Albon explains why he held up Leclerc on drying Monaco F1 track – Motorsport.com

Albon had just switched to slicks while Leclerc had moved to intermediates, and the Williams driver was convinced that he had more pace, and he was thus reluctant to let the Ferrari past.
After a discussion about an early switch to slicks on lap 18 Albon became only the second driver to make the move, following Mick Schumacher a lap earlier.
However he was surprised to be given the hard tyre, saying on the radio as he left the pits, “I didn’t think we were going to go prime. Why are we prime?”
Told it was for mileage he said: “No mate, we spoke about this already.”
Leclerc had stopped for intermediates at the same time and having emerged from the pits he closed in Albon heading into Casino Square.
However the Williams driver didn’t move out of the way and allow himself to be lapped, causing the frustrated Ferrari driver to shout “Come on, what the f*ck!” later in the lap.
Leclerc eventually got past when Albon locked up and went straight on at Ste Devote, having stayed in front for almost a lap.
Albon suggested that he’d been distracted by a radio call asking him to respect the blue flags.

Leclerc lost crucial time, and over the full pit stop sequence as drivers moved to slicks he tumbled from the lead to fourth place.
After the race Ferrari boss Mattia Binotto questioned why neither Albon nor Nicholas Latifi – who spent several corners in front of Carlos Sainz – had been sanctioned.
Asked why he hadn’t moved over earlier Albon insisted that on dry tyres he felt he had the pace with which to stay ahead, perhaps unaware that Leclerc was by now on intermediates and not extreme wets.
“It’s tricky, because basically, we went out on slicks, and we had a massive pace advantage,” he said.
“But it would take three corners to let him past and then I would have been straightaway quick enough to re-overtake him again.
“And you kind of get into a position where I think, in my eyes for both of us, it was quicker if I’d just stayed ahead, because I would have pulled away from him pretty much straight away. So that’s it really. It’s kind of one of those awkward situations.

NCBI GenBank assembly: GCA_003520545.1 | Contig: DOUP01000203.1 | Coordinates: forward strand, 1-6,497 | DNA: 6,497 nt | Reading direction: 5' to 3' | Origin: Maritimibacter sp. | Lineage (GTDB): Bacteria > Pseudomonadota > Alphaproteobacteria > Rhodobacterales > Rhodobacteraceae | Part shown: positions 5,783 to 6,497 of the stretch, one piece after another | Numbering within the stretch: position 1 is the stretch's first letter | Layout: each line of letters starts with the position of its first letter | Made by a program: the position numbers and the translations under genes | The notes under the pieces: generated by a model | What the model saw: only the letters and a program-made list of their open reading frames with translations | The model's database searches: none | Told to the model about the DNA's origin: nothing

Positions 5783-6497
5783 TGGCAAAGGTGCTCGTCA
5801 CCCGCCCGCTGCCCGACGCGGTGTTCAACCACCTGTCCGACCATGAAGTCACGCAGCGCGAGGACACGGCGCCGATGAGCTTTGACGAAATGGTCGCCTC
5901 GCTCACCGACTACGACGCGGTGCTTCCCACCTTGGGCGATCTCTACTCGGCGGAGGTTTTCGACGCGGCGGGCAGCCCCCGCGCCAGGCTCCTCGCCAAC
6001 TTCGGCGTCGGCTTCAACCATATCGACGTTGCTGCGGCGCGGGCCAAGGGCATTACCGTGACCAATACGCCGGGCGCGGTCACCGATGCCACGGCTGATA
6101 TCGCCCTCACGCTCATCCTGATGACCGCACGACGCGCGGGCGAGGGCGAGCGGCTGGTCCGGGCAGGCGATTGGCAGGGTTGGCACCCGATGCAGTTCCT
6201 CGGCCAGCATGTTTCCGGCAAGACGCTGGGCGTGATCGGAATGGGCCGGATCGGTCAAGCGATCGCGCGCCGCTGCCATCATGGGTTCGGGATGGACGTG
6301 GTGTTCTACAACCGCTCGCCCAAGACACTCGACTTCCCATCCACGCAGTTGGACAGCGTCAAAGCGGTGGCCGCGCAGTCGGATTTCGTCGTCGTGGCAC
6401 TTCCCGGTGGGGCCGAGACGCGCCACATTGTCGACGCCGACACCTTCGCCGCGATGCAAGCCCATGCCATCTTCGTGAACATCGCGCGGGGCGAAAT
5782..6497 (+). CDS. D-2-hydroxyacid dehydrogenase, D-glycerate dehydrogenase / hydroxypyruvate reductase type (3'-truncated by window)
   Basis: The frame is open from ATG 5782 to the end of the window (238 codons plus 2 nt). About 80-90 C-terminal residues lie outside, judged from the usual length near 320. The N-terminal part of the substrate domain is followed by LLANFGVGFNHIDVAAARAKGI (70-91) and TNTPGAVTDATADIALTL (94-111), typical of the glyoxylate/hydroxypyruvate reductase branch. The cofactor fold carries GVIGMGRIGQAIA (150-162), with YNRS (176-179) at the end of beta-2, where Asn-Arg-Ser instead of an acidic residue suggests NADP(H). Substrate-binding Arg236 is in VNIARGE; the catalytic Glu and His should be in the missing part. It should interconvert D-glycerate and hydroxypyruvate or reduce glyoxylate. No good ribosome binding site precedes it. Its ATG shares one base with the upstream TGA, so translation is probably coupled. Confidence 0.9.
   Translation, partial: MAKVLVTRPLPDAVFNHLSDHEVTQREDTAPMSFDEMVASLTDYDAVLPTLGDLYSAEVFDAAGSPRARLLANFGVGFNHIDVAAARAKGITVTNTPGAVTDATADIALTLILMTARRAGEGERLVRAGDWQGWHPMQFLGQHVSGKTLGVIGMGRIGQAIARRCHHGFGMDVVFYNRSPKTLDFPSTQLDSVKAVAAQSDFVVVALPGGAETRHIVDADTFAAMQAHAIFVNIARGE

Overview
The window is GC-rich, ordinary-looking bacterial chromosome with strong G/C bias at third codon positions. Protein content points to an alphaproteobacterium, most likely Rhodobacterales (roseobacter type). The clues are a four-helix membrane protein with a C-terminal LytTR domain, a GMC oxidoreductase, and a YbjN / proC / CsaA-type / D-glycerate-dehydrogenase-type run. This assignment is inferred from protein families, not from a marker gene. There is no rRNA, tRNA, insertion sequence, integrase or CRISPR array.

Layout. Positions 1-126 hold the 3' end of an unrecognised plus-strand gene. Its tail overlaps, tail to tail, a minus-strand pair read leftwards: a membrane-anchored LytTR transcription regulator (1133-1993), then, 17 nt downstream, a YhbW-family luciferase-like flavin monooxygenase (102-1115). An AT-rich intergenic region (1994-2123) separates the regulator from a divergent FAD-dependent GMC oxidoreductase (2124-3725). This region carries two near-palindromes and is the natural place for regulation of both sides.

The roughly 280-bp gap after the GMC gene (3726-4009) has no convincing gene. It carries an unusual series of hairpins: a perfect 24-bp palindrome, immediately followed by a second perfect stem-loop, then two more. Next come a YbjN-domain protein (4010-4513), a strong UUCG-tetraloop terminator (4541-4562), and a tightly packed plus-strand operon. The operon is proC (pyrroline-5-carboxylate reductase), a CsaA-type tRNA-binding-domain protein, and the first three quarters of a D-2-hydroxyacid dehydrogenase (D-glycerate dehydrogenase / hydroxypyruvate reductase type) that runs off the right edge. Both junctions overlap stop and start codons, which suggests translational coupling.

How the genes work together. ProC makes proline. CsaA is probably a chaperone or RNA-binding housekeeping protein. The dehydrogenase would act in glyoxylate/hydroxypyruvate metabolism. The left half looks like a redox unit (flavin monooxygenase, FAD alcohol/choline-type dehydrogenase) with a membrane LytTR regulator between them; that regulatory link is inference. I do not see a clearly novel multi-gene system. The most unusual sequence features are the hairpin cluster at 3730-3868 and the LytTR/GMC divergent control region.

“But in my eyes it was a bit like okay, if we let him straight back past, we’re going to overtake him straight back again.”
Albon reported to the team that he had flat spotted all four tyres in the Ste Devote incident, and then a rear puncture meant that he was called in for medium tyres just four laps after his earlier stop, dropping him to the back of the field.
Later he received a five-second penalty for cutting the chicane and gaining an advantage on Mick Schumacher.
He then lost a lot of time at the restart after the Schumacher red flag, when he was able to unlap himself but was not able to catch the pack.
He eventually retired after 48 laps with an unspecified problem at the front of the car trigger porpoising.
“Tricky,” he said of his race. “Getting the brakes in the right window was very tricky out there today. We had decent pace in clean air. And then we picked up some issue in the front of the car at the end. So we had to box, so you know, scruffy.
“I think as a whole, as a weekend, it would have been very tricky to score points. But I felt like we were much closer to the midfield, and in general it was a positive weekend.
“Honestly, our pace was good. And I wasn’t just driving it like qualifying, I was managing everything and I was feeling strong with the car. So we do have positives, and we know race faces is a positive for us.
“I mean, as bleak as today was, or the result was, I think it’s been a step forward for us.”
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